Sunday, July 14, 2024

8 Ways to Make PDOS More Helpful for OFWs

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The Philippine government’s Pre-Departure Orientation Seminar (PDOS) aims to assist Filipinos migrating or working abroad in better understanding the country in which they will live or work.

Many Filipinos, especially those who are unaware of the benefits of PDOS, have expressed doubts about its usefulness and often complain about the added procedures on their way to moving to another country.

With PDOS conducted prior to their departure, Filipinos get to learn more about the laws, culture, and things that are not often observed and practiced in the Philippines. In a way, PDOS helps ease that feeling of culture shock which brings anxiety for many newcomers.

Still, many are not impressed with how this orientation program is conducted. For instance, some who have experienced working abroad in the past, applying for a new job in the same country subjects them to attend the seminar as they did before. Others claim to have more knowledge than those conducting the seminar, having worked and lived in that country while classifying some topics as already irrelevant and outdated.

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So how do we make PDOS more helpful to OFWs without having to initiate a call to abolish it?

PDOS: 8 ways to make it more useful for Filipinos abroad

Talk about the airport procedure

Filipinos need to consider how they will deal with arrangements at international airports in the Philippines before traveling abroad. Offloading, extra charges, and misbehaving airport employees are likely to be familiar to them.

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We have provided some guidance for first-time travelers abroad, but we are aware that it is not sufficient. A person pays for PDOS to have a worthwhile time and to leave the session with knowledge of the dos (bring passport, photocopy documents, luggage limits) and don’ts (liquids in cabin luggage, turn off cell phones when taking off or landing).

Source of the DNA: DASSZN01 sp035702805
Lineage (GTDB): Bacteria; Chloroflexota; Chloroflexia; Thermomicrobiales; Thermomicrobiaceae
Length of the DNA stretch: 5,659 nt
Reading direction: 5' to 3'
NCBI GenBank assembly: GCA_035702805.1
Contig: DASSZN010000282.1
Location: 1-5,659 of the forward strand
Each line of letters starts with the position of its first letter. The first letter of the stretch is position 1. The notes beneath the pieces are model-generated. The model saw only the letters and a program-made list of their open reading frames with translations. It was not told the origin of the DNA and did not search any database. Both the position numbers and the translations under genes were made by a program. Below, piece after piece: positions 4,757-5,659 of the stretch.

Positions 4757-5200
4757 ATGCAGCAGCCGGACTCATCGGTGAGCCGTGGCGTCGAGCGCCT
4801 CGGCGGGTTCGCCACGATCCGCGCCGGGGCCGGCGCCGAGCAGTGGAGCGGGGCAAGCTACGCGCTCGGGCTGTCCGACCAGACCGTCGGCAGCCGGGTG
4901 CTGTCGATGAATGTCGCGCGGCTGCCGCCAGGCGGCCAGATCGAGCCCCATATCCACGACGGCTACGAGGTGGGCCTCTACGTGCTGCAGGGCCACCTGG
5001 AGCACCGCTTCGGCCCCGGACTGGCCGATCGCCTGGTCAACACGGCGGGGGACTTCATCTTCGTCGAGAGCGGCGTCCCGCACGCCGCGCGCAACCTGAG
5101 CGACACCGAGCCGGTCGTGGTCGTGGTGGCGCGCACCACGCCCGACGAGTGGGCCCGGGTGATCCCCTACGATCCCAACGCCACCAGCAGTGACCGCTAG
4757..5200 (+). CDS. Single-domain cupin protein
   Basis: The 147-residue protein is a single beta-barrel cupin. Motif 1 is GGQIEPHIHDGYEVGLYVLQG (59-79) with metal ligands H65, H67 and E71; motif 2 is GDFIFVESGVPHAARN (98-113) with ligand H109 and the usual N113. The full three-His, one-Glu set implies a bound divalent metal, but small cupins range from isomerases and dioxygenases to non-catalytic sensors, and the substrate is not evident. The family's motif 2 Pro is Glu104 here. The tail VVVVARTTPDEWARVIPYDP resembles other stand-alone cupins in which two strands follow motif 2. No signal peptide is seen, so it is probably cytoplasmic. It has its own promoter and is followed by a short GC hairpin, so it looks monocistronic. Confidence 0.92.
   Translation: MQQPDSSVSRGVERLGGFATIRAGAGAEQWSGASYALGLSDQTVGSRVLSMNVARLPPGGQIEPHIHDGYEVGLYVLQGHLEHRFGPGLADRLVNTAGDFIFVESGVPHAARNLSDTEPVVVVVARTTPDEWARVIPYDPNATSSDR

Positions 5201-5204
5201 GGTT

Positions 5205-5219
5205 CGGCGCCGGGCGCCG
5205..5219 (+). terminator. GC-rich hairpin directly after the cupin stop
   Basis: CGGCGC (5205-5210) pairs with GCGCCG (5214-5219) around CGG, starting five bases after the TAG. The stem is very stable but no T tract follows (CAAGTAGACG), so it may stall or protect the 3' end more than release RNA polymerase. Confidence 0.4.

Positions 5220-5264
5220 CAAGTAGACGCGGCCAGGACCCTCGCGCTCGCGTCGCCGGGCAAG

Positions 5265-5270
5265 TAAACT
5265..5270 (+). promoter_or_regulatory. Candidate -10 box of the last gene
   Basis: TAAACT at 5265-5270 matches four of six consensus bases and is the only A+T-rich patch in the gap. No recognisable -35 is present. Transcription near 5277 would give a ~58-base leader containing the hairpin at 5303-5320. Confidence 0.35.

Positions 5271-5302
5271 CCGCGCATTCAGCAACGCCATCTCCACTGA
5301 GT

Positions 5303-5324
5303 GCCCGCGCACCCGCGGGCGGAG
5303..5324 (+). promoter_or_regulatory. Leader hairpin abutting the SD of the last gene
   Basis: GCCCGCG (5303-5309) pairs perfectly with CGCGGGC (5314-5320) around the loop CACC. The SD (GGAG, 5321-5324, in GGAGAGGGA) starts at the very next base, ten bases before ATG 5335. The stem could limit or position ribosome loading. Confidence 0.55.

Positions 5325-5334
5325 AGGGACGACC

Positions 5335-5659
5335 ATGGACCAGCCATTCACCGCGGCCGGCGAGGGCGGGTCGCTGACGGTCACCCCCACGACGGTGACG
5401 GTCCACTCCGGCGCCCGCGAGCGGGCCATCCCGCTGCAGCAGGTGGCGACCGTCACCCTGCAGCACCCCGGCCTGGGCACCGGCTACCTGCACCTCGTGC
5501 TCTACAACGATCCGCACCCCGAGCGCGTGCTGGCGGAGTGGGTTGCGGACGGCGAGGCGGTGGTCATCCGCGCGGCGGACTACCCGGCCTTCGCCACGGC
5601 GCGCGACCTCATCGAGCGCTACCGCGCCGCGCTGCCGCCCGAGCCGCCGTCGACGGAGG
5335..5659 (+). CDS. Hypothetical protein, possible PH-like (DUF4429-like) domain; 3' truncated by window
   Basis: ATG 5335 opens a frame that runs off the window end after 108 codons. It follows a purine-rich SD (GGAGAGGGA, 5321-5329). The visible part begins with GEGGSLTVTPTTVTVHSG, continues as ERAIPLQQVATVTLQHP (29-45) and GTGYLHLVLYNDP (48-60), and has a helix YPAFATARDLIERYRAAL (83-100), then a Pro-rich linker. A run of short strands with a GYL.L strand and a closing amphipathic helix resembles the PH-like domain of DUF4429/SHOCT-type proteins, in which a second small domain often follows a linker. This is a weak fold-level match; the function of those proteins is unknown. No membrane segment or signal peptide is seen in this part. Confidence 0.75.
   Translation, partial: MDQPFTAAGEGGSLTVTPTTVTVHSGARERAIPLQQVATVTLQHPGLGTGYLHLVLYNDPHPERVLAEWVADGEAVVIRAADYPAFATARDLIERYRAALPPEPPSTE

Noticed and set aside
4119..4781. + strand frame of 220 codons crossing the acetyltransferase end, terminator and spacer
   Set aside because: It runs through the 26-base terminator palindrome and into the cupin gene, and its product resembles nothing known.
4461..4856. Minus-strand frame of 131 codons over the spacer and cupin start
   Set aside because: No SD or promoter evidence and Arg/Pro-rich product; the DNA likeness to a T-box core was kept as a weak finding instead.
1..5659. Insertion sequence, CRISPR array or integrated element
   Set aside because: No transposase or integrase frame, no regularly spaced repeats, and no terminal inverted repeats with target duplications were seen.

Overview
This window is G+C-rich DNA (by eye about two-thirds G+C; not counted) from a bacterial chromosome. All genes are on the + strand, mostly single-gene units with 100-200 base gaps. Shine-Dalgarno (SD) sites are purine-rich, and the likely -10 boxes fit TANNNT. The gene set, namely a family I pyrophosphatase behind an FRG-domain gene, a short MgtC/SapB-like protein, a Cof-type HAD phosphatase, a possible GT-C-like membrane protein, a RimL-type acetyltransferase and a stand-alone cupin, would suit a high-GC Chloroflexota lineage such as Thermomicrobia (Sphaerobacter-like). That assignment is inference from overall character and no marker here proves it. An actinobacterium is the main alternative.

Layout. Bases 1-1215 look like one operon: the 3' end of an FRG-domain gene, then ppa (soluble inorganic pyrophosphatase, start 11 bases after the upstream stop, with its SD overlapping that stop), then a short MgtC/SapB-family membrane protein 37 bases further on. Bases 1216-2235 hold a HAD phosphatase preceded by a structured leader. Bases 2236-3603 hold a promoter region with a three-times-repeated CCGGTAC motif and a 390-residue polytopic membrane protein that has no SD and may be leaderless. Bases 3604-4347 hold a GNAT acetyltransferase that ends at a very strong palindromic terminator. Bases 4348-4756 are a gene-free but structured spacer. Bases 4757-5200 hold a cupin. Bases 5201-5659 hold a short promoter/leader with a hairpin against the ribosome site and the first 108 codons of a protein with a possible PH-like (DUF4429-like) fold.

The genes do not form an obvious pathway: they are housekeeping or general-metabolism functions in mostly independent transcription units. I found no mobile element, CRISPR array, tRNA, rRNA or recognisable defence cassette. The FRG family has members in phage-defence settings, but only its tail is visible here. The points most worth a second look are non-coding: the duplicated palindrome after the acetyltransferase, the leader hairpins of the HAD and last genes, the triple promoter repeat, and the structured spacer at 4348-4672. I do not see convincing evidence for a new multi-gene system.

Talk about settlement concerns

Filipinos are known to easily adapt to changing environments, according to the folk saying “kung maikli ang kumot, matutong mamaluktot“. However, Filipinos moving abroad need to be aware of what awaits them in their destination countries. What will the weather be when I arrive? How do I find my first job? Where do I find a Filipino community? What is the meaning of jet lag? Answering these questions will help ease anxiety and provide a great head start on living in that new environment.

Discuss cultural differences

In the Philippines, people are known for their tardiness, littering, and urinating in vacant lots. We all know that’s not acceptable everywhere. However, these reminders should be included in PDOS, and more. Saudi Arabia, for example, places much tighter restrictions on interaction between male and female workers, or a Catholic is forbidden to carry a rosary in public. During a conversation with a local in Russia, you may feel embarrassed because they barely make positive gestures.

Discuss opportunities

Filipinos often travel abroad in search of opportunities. For immigrants, one of the first things they’d like to know is how can they find jobs and what requirements are usually asked during the hiring process.

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These topics need to be included in the outline of the PDOS. Filipinos working abroad may wonder how to enter another country legally. If a domestic helper wants to work in Canada but first chooses to work in Hong Kong, does she need to return to the Philippines before moving from Hong Kong to Canada?

Warn about possible risks and dangers

OFWs or migrant Filipinos need to understand the common scams to avoid becoming victims of them. Is there a protocol when dealing with police or people claiming to be authorities who ask for your identification? This is also the case when kababayans befriend you at Singapore’s Lucky Plaza or Hong Kong’s Worldwide House offering you membership in their networking groups. In hot Middle Eastern weather, how can laborers avoid heat stroke and other ailments? Can employers keep passports? Filipinos abroad feel more confident and guided by these types of questions.